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Beyond the Baroque
Driven by a curiosity innate to researchers and artists, Jennifer Grim recently — and happily — found herself at the edge of a new realm within her discipline. Although an accomplished soloist and ensemble performer with several accolades under her belt, the flutist and UNLV associate professor of music had one specialty she’d yet to take on: the traverso, or baroque flute.
With a sound softer and darker than contemporary flutes produce, this wooden keyless instrument was played during the time baroque music was written and provides an authenticity that takes today’s listeners back centuries.
From 1600 to 1750, baroque composers tapped into the Greco-Romans concept that music could communicate directly and powerfully to the senses. The baroque era gave birth to opera, new instruments, and highly emotional works. Cantatas, concertos, and sonatas became part of the musical landscape. Vivaldi, Bach, and Handel composed their way into history. Harmony came to the fore, and performances that once only triumphed in churches and aristocratic halls reached the public realm.
Grim set out to study baroque music and the traverso with some of the world’s top baroque flutists, using an $18,000 Faculty Opportunity Award (FOA) she received in 2015 from the UNLV Division of Research and Economic Development to assist in her quest. Never before had she applied for funding of the magnitude she received or immersed herself so deeply in the baroque experience.
The opportunity not only influenced Grim’s approach to baroque, whether playing on traverso or contemporary flute; it allowed her to quench her thirst for new knowledge once again.
“After teaching for a decade, I had an entire six months to become a student,” she recalls, “and use that knowledge toward teaching, taking in what I learned from [others’] teaching styles.”
Traversing with the Traverso
The intense immersion in 17th and 18th century music took Grim to cities on both coasts and beyond. She traveled to Northern California to study with renowned baroque flutist Stephen Schultz. Then she was off to New York City, where she studied with Sandra Miller, a flutist teaching at The Juilliard School, which has a historical performance program. In Boston, Grim studied with soloist and ensemble performer Christopher Krueger. Then she went to Amsterdam, where she studied with Wilbert Hazelzet at the Royal Conservatory of the Hague, taking private lessons and sitting in on classes. Grim not only learned the traverso along the way, but also dug into music she hadn’t yet experienced — mostly French baroque repertoire — as well as some of the more unfamiliar literature of the time.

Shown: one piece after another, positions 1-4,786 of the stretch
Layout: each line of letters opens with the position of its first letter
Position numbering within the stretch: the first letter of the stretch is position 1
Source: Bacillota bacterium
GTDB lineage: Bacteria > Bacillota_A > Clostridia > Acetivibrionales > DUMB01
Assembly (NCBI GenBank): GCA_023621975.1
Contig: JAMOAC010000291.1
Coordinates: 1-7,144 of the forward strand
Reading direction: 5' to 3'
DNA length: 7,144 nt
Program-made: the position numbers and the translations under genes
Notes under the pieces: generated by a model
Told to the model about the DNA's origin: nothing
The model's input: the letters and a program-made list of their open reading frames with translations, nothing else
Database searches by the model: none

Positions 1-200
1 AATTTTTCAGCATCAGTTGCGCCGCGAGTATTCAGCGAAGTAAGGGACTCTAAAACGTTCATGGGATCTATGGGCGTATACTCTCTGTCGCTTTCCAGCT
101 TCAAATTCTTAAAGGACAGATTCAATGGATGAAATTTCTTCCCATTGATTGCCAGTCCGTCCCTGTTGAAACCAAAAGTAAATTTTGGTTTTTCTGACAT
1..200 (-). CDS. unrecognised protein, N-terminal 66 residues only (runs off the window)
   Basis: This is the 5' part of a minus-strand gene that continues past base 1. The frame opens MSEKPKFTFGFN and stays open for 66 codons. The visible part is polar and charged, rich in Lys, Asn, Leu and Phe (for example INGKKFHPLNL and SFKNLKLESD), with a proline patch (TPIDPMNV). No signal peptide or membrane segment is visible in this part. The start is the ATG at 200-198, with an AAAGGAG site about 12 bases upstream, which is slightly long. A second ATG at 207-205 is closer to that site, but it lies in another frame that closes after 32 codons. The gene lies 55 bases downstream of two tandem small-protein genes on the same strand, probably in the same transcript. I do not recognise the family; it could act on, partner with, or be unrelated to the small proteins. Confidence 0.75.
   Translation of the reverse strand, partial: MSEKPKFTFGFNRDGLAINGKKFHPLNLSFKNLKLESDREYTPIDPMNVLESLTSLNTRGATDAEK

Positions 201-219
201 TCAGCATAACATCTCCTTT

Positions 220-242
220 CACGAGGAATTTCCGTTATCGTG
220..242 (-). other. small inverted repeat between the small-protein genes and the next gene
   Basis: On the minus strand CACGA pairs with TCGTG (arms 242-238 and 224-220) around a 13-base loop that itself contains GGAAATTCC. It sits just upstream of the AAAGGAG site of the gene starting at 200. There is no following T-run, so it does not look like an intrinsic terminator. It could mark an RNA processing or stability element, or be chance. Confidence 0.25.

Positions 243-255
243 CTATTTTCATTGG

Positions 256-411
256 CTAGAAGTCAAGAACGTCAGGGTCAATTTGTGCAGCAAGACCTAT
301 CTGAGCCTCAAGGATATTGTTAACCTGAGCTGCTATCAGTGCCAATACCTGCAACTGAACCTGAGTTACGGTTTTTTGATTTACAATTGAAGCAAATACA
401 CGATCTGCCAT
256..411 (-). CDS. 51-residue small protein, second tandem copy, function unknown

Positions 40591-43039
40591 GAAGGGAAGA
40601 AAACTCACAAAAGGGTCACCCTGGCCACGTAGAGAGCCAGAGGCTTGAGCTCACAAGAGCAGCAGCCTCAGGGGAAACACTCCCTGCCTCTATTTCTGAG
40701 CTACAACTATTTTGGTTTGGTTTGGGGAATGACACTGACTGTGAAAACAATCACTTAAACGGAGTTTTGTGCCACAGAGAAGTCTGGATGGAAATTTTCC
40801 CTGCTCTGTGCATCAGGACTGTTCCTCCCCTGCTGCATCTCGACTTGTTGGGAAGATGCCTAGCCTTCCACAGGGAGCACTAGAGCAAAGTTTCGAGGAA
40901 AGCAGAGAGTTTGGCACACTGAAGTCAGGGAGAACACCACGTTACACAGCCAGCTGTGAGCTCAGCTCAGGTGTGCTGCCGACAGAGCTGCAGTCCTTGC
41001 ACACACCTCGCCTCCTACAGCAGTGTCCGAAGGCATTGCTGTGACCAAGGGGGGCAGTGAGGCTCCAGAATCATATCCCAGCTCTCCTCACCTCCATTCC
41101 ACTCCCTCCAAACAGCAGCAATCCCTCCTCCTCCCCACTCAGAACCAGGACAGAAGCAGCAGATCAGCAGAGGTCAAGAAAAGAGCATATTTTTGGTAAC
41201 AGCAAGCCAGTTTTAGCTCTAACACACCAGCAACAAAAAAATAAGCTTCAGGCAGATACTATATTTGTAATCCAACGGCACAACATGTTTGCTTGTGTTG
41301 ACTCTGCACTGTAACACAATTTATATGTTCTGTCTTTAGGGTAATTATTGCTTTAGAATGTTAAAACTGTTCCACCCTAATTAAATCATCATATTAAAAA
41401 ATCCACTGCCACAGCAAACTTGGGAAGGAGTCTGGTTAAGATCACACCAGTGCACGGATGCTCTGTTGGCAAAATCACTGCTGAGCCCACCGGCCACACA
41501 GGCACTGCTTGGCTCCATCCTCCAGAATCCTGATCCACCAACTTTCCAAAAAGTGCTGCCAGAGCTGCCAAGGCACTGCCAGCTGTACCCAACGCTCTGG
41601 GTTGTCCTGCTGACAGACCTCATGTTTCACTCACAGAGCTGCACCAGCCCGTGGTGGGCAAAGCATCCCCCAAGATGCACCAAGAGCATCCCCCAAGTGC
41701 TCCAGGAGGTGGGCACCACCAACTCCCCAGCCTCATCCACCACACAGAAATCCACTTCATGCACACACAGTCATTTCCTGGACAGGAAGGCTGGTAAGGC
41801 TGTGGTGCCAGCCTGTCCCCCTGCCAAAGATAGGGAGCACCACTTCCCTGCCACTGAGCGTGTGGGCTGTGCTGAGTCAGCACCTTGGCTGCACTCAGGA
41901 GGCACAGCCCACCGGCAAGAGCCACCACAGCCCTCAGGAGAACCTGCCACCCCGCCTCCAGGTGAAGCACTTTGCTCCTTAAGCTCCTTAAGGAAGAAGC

For Grim, who holds both a master’s degree and a doctor of music arts degree from Yale, the trip was invaluable.
“Experts opened my ears,” she says. “The range and sound and color of an instrument shape how you play it. Learning the historical instrument gives a better perspective. Playing on that opens up to the sounds you’d hear in Bach’s time.”
Grim’s interest in the baroque didn’t end with her trips or her traverso lessons. Upon her return, she sought to bring the baroque experience to the campus and community. Hence, Las Vegas’ first-ever Baroque Festival was born.
Jonathan Rhodes Lee, a harpsichordist and musicologist specializing in baroque-era music who was considering joining UNLV as an assistant professor at the time, says Grim’s research and festival idea piqued his interest in the university, as it signaled to him that UNLV was a place where new ideas and efforts like it would be supported.
Lee came aboard in 2016 and helped plan the Las Vegas Baroque Festival, which will open with his University Forum lecture “What Is ‘Baroque’ About Baroque Music?” on April 18. Lee will also play harpsichord during Grim’s performance of Francois Couperin’s work on April 22.
“We wanted it to be a multidisciplinary event,” says Grim, who also used part of her FOA funding to purchase two baroque flutes — one for the student body and one for herself. “We wanted to reach out through the music as much as we could.”
The festival April 18-23 will bring the Bay Area Archetti Baroque String Ensemble, prize-winning Notre Dame University organist Craig Cramer, faculty and student performers, and even musicians interested in joining in a baroque play-along together to share and celebrate the unique musical experience.
“The expectation of the era’s composers is that you will add to the music, ornament it, and make each performance unique,” Lee says, noting that the Las Vegas Baroque Festival seeks to capture and honor this sentiment. “It was such a period of explosive creative fervor.”
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